- Vibration in the pedal when you touch it to stop also signals a need for an inspection and possible brake replacement. You may feel it pulse under your foot, even when road conditions are just fine.
- You feel your vehicle pulling to one side when driving. When this happens, it could mean one side of your brakes is more damaged and in need of replacement or repair.
- Does the pedal feel hard? That is, when you need to step on the brake, do you need to use a lot of pressure to get it to stop or more pressure than you have needed to use in the past?
- Check your dashboard. Many vehicles today have a brake light that will come on to indicate you need brake attention. Don't put off this warning because it generally occurs when a failure in the brakes is possible.
Taking care of your vehicle is essential for keeping your family safe. When the brakes are operating properly, your vehicle is less likely to be at risk of an accident, which keeps your car insurance costs low. And, auto insurance policies often require that you maintain proper maintenance on your vehicle. Check your owner's manual to know how frequently your brakes should be inspected and replaced. Let your mechanic help keep your family safe.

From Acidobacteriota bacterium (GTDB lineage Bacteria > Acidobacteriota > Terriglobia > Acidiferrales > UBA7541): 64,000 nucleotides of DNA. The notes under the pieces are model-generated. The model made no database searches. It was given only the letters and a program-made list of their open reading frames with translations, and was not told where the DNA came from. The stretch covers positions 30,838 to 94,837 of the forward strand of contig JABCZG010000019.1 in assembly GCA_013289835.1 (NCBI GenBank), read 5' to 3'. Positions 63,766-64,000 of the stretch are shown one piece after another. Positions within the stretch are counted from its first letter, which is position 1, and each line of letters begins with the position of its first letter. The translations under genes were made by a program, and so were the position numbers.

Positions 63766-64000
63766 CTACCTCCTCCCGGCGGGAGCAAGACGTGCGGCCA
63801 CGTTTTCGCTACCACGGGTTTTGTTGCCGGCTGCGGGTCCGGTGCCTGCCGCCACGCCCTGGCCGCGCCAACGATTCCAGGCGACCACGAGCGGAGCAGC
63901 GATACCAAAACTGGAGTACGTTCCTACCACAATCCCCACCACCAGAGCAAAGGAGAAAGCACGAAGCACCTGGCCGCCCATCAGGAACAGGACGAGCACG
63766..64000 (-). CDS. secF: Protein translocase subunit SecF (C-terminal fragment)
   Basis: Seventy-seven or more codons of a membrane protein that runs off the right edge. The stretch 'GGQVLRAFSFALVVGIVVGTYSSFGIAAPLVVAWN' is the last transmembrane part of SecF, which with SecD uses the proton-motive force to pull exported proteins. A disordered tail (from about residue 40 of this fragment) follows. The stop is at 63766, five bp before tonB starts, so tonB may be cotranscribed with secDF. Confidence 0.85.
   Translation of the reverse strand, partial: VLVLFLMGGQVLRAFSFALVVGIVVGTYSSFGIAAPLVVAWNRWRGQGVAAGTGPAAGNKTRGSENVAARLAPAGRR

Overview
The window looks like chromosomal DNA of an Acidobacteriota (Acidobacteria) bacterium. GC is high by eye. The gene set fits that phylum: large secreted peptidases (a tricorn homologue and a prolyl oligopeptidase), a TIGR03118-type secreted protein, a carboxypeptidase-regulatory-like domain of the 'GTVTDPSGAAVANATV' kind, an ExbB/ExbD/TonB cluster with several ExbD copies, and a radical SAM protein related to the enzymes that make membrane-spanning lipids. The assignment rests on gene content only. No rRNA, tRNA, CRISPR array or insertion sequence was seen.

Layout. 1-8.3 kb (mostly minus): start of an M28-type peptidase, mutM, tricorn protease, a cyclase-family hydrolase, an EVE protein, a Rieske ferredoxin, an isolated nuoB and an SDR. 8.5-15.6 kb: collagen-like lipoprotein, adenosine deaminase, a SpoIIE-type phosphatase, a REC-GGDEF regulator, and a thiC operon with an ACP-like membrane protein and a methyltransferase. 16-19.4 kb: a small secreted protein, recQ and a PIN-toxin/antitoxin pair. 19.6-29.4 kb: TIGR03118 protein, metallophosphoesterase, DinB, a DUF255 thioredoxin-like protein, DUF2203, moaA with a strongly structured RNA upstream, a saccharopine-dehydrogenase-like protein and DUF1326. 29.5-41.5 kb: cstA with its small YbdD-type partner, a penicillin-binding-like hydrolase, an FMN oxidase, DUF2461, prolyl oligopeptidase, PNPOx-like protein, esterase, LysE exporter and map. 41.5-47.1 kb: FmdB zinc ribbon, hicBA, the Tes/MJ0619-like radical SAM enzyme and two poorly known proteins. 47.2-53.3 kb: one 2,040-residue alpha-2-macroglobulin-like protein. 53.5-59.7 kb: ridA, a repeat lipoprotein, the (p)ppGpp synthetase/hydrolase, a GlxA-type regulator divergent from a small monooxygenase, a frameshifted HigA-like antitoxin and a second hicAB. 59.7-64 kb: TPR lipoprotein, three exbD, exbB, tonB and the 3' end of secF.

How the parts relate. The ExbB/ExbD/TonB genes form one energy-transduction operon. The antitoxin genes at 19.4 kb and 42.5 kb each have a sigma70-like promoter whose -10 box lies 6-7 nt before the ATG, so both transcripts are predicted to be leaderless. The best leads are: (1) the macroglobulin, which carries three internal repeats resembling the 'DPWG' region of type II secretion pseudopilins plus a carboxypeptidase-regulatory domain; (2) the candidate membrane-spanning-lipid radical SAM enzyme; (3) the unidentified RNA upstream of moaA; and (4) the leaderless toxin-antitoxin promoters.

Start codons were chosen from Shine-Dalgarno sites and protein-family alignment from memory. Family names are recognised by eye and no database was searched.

We’ll help keep you safe on the road. Call Insurance Planning Service at (734) 421-9900 for more information on Michigan auto insurance.
THURSDAY, DECEMBER 17, 2015
Auto insurance companies provide a specific product to drivers based on the amount of risk the individual has. If that risk level changes, there is more risk present to the insurance company. As a result, car insurance providers may raise rates to compensate. An incidents in which you get a ticket can lead to a higher premium because it shows insurance agencies you are more of a risk to them. But, how much will it impact you?